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Summer Sunscreen Alert: Why You Should Stop Using Spray-On Sunblock – Especially on Children

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The Sunscreen Queen

When it comes to my daughter and my fair-skinned self, I’m known as “The Sunscreen Queen.” No skin left behind is my motto. She was blessed with a golden tan much like her father, but I take after my own mother with pasty whiteness aglow. Because I’m terrified of skin cancer, which my father fought later in life, I slather, spray and spread the sunscreen on us until we both look like frosted cakes.

This is no easy task, especially on sandy beaches with wiggly toddlers and along the hard-to-reach areas of my own bod. Spray sunscreen was the answer to my prayers, so I thought.

Say “No” to Spray-On Sunscreens

Turns out, an investigation by the Food and Drug Administration has prompted Consumer Reports as well as The American Academy of Dermatologists to urge parents not to use spray-on sunscreen on or near children.

According to Consumer Reports, the FDA began investigating the risks of the chemicals in spray-on sunscreen being inhaled during application in 2011, but has yet to reach a verdict. While the investigation is ongoing, Consumer Reports is urging parents to stop using sunscreen of the spray variety on children until the FDA completes its analysis.

Wait, There’s More?

This, coupled with the fact that spray-on sunscreens are flammable if they are too close to an open flame such as a grill or fire pit, makes you want to pitch the aerosols for good and go with the old-fashioned lotion.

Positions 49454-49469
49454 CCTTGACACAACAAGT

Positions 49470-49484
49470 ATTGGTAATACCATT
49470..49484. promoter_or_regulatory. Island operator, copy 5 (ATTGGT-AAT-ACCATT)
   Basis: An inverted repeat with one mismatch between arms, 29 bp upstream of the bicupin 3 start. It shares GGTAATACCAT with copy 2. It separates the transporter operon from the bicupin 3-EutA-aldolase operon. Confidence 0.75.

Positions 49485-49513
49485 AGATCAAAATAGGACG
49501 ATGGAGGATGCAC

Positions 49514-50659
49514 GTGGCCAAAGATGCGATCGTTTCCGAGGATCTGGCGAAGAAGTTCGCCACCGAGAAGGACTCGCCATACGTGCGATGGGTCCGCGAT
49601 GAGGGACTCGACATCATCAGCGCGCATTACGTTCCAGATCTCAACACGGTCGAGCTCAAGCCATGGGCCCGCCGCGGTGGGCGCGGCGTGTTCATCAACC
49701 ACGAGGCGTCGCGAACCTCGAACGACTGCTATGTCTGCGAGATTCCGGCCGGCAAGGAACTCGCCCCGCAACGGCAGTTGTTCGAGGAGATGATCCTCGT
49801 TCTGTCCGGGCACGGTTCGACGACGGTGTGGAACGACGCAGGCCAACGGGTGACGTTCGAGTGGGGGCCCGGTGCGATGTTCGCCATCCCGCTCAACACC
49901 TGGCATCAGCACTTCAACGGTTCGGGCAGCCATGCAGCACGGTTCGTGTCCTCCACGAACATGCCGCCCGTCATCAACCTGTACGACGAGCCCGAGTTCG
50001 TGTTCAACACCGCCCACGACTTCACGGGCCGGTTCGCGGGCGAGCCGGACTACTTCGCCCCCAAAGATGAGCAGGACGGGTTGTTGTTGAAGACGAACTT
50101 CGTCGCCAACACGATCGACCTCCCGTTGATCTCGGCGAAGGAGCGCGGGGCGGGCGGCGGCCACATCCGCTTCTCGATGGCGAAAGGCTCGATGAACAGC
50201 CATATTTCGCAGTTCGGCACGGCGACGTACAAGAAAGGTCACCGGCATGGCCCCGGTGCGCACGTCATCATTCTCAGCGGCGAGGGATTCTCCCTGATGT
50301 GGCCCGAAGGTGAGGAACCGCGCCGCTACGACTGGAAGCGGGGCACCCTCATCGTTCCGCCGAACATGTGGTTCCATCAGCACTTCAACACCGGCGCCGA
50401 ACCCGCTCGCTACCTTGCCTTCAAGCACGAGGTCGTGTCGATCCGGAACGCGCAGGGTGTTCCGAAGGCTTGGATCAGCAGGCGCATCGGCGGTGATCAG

What to Do If You Are In a Pinch

Yesterday, I took my daughter to the pool and was unhappy to find that the spray was all I had left in my bag from our recent Florida vacation. In this instance, it’s best to spray the sunscreen onto your hands away from the child and rub it in rather than go unprotected.  “When applying spray sunscreens on children, be aware of the direction of the wind to avoid inhalation,” The AAD advises.

Fast Facts

Keeping Kids Safe From Sun from the the American Academy of Pediatricians
  • Avoid sun exposure and sunscreen on babies under 6 months of age
  • Dress all children in hats with a brim, sunglasses and clothing with a tight wave to protect against UVA and UVB rays.
  • Children should use a sunscreen with an SPF 15 or greater that protects against UVA and UVB rays
  • Reapply every two hours and after swimming or sweating
  • Peak sun damage time is 10 AM – 4 PM

 

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